Custom operator library for C++
Several months ago a friend of mine came up with a way to make valid C++ out of
^_^. Using the code in that link,
foo ^_^ bar is equivalent to
assert(foo != bar) (as long as
bar are implicitly convertible to
ints, of course).
The topic came up again the day before yesterday, and I decided to try implementing it myself (having entirely forgotten what the original code looked like). My version used a template so that the operator could be applied to any type. When I tested it using an assertion instead of an exception, I stumbled upon my compiler’s ability to optimize the entire operation away when compiled in release mode.
After playing around with the template design trying to implement other operators, I realized the overall design was highly susceptible to generalization. So began a 48-hour mission to put together an easy-to-use library for creating custom operators. The result?
IdOp*, short for Identifier Operator, provides a few simple macros (at least on the front-end) to generate all the necessary templates for a wide variety of operator configurations. Here’s a small sample to whet your appetite. Further details are available in the source code.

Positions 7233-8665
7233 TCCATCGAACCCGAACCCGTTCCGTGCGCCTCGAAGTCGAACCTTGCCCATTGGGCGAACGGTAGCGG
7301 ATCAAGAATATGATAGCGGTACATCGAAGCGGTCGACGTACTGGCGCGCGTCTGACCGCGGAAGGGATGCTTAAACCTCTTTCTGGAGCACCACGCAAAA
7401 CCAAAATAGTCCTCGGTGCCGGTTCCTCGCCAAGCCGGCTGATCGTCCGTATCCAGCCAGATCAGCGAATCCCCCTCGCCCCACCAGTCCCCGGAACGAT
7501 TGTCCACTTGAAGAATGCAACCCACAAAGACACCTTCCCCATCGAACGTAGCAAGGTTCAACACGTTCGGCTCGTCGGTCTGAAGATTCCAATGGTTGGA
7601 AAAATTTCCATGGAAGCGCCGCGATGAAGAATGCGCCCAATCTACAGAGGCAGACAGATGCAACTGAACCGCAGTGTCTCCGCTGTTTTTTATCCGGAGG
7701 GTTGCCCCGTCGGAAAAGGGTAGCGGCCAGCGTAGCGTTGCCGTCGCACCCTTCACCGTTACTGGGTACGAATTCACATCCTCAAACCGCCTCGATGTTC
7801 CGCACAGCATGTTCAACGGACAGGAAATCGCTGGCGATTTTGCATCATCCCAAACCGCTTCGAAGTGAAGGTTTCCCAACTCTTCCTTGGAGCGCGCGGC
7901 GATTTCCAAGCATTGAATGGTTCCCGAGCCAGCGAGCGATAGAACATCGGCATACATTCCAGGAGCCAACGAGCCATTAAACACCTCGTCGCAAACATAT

// SIMPLE // x ^__- y <=> x / y IDOP_CREATE_RIGHT_HANDED(^, __, -, Examples::Quotient) // COMPLEX IDOP_CREATE( _ , IDOP_LEFT_HANDED( - , // x -_^ y <=> x + y IDOP_OPERATION(^, Examples::Sum) ) IDOP_LEFT_HANDED( > , // x >_> y <=> abs(x - y) IDOP_OPERATION(>, Examples::Difference) // x >_< y <=> if (x != y) throw IDOP_OPERATION_RET(<, Examples::ThrowNotEqual, void) ) IDOP_RIGHT_HANDED( - , // x ^_- y <=> assert(x != y) IDOP_OPERATION_RET(^, Examples::AssertNotEqual, void) // x |_- y <=> x * y IDOP_OPERATION(|, Examples::Product) ) )
The only feature I feel it’s missing is the ability to modify one or both of the operands. When I was originally designing the templates, I threw
const around like crazy to make sure I didn’t miss out on any static evaluation. Now that I have the code generation architecture finished, it should be a breeze to add in mutable operands.
Then come the joys of documentation…
* I've been pronouncing it EYE-dee-ahp (sounds sort of like giddyup) or EYE-dahp